UCL Quantum Science and Technology Institute


Testing for quantum gravity

4 December 2020

UCLQ and University of Groningen team improves the experimental methodology to detect quantum gravity.

Geometric design

The question of whether gravity can be placed within the framework of quantum mechanics might soon be answered. Recent work by a UCLQ and University of Groningen team has outlined improvements to a potential experiment that could be used to witness quantum gravity.

According to physics and experiment, there are four fundamental forces that describe the observable universe. Three of the four, (the electromagnetic force, and two nuclear forces - the strong force and the weak force) are quantum in nature. Gravity, the fourth fundamental force appears to be incompatible with quantum mechanics. Physicists have been exploring for decades how to integrate our current understanding of gravity with quantum mechanics via theory and carefully designed experiments.

One proposed experiment which could provide evidence of the quantum nature of gravity is called QGEM (Quantum Gravity induced Entangled of Masses). QGEM is a protocol to test whether gravity is classical or quantum in a table-top experiment, and discusses what aspects of quantum gravity can be tested in a lab.

QGEM uses the concept of entanglement to test for quantum gravity. Entanglement is the property that gives correlations – stronger than any with which we are familiar in everyday life – between two or more quantum systems, even when these are separated by large distances.

The experiment suggested by QGEM would use two separated quantum masses with no electrical charge or magnetic fields. In the absence of the other fundamental forces (the masses are neutral and are not close enough for nuclear forces to interact), the two masses should not entangle if they are only interacting via gravity as described by classical physics. However, if the masses do become entangled there must be interaction via quantum gravity.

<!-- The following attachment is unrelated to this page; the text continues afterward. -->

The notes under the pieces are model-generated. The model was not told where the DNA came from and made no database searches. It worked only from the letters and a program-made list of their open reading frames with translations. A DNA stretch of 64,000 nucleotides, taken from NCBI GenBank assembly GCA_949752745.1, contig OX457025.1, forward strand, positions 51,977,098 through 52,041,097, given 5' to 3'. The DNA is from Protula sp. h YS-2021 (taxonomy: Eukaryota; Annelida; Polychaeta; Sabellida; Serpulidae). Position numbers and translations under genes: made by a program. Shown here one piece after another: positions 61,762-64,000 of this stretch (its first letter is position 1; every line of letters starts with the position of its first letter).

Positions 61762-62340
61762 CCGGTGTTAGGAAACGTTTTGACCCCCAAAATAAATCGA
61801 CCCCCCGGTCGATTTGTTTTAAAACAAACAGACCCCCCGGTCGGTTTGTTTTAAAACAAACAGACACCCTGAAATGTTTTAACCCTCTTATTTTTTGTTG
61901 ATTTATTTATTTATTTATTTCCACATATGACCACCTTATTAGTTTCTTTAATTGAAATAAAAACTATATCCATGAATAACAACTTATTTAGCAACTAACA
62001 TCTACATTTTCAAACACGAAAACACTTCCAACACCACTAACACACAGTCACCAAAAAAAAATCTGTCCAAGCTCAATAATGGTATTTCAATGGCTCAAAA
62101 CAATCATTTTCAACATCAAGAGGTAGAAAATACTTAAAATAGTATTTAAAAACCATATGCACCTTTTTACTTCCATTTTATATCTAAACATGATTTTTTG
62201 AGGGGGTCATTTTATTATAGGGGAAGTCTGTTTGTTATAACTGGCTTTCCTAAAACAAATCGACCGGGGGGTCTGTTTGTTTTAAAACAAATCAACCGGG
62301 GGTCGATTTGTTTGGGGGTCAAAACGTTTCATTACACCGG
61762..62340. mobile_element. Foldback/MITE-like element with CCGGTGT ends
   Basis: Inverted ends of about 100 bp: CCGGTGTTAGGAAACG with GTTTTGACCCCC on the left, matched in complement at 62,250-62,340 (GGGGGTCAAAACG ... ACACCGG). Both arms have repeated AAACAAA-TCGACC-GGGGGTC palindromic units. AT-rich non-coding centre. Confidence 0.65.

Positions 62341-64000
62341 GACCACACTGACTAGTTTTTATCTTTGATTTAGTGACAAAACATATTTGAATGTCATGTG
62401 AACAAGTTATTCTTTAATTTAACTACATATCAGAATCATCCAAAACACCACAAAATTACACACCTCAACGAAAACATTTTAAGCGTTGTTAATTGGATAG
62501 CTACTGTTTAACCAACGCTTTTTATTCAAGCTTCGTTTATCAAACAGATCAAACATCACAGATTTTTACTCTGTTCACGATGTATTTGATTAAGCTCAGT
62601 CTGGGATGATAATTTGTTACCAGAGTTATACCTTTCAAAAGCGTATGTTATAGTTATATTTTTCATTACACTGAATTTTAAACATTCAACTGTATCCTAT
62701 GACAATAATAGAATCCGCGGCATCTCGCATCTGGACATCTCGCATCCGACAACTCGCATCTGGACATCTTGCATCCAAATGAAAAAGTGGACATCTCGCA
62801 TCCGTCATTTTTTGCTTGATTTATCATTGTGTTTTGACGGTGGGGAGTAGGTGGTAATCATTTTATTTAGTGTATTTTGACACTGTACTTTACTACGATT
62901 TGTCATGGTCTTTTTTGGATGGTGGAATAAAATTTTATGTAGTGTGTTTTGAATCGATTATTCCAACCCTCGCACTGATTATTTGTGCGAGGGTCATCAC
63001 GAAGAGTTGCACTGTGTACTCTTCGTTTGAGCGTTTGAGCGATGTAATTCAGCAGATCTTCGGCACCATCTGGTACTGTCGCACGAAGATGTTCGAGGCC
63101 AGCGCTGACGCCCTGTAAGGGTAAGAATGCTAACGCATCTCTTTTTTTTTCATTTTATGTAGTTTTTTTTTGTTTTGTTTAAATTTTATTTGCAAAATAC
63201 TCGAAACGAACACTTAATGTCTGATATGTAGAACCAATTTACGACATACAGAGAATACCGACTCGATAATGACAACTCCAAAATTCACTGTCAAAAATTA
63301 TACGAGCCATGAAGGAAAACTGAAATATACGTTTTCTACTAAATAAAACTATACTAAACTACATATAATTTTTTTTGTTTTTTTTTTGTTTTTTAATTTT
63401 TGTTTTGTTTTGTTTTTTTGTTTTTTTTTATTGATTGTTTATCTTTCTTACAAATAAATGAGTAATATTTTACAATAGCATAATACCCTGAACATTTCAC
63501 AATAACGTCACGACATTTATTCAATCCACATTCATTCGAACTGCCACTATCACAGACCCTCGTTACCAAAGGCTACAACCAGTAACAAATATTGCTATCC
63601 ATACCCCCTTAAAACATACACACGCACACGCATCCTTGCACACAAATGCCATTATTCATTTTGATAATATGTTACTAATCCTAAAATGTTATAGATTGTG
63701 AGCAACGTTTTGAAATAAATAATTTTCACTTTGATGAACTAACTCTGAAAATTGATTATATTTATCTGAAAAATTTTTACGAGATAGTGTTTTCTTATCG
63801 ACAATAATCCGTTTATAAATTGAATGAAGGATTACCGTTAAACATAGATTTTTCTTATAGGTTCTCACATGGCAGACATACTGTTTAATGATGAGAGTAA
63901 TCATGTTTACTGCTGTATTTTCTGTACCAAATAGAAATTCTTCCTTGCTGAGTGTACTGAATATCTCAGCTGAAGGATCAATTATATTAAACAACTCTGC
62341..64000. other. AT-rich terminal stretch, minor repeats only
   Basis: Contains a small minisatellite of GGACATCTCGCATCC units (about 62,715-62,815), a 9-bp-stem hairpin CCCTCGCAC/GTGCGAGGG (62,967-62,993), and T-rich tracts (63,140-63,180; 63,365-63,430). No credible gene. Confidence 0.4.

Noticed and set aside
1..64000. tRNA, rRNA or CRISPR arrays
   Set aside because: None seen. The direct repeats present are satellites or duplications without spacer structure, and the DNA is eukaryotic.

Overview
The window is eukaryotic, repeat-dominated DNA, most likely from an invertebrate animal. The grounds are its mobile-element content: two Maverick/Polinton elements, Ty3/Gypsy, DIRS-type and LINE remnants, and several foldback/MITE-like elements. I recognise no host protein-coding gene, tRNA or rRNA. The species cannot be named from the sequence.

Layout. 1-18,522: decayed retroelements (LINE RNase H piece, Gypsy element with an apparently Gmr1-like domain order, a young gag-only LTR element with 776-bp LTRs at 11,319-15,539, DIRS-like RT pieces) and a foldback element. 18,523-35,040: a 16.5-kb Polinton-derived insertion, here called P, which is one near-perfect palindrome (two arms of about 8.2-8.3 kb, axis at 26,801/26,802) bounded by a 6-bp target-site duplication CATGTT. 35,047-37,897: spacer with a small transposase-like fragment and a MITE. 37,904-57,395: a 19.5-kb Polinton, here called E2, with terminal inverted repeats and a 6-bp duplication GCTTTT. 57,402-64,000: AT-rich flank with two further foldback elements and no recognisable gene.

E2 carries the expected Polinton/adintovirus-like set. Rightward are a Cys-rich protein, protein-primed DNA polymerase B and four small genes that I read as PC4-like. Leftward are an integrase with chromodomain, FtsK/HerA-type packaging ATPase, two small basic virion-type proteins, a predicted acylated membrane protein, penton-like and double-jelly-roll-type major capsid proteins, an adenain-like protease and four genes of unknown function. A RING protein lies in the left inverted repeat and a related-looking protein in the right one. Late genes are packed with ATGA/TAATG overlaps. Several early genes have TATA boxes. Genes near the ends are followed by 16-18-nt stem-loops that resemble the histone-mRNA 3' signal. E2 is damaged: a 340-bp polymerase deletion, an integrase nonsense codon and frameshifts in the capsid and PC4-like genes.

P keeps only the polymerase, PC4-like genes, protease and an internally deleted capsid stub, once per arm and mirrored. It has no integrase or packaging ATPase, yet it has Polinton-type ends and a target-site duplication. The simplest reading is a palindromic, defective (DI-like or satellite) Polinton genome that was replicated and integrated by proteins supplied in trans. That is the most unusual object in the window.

Ryan Marshman (UCL Physics & Astronomy, UCLQ), said: “With the original QGEM proposal there were two main difficulties, one is the experimental feasibility, as all of the parameters required are extremely ambitious in scope.

“The other concern is making sure the only interaction between the two masses is gravitational, because if there is an electromagnetic interaction between the masses then, you could say that that’s what caused the entanglement.”

Research published today in Physical Review A, by UCLQ researchers and colleagues from Groningen University, details how electromagnetic interaction can be removed from consideration in the QGEM experimental set-up using a conducting screen. 

Motivated by easing the experimental realization, co-author, Ryan Marshman (UCL Physics & Astronomy, UCLQ), noted that the team considered a slightly modified experimental design. This involved separating the two macroscopic interferometers (used to measure the interaction of the test-masses) by a thin conducting plate. This thin conducting plate mitigates the electromagnetic force between the two test-masses.

The team also showed how this re-design leads to at least an order of magnitude reduction to a number of key experimental parameters, significantly easing the experimental burden of witnessing the quantum nature of gravity in the laboratory.

In describing how the team aim to screen out that electromagnetic interaction, Marshman said: “We were initially looking at how to stop the electromagnetic interaction so that we know that the only force entangling the masses is gravity, but in doing so, we found that all the experimental parameters can also be made more manageable, the mass drops by an order of magnitude, the superposition of the test-masses size drops by an order of magnitude, etc. So, by addressing one issue, we have now partially addressed other concerns.”

Co-author, Professor Sougato Bose (UCL Physics & Astronomy and UCLQ), said: “While the experiment we have proposed to test the quantum nature of gravity is ambitious in its scope, there does not appear to be any fundamental or insurmountable obstacle to its creation using current and near future technologies. All the technical elements to make this detector have been individually realised in different experiments around the world. The difficulty will come in putting it all together.”

This research was funded by the UK Engineering and Physical Sciences Research Council and the Netherlands Organisation for Scientific Research.



Henry Bennie, UCLQ Communications and Business Development Manager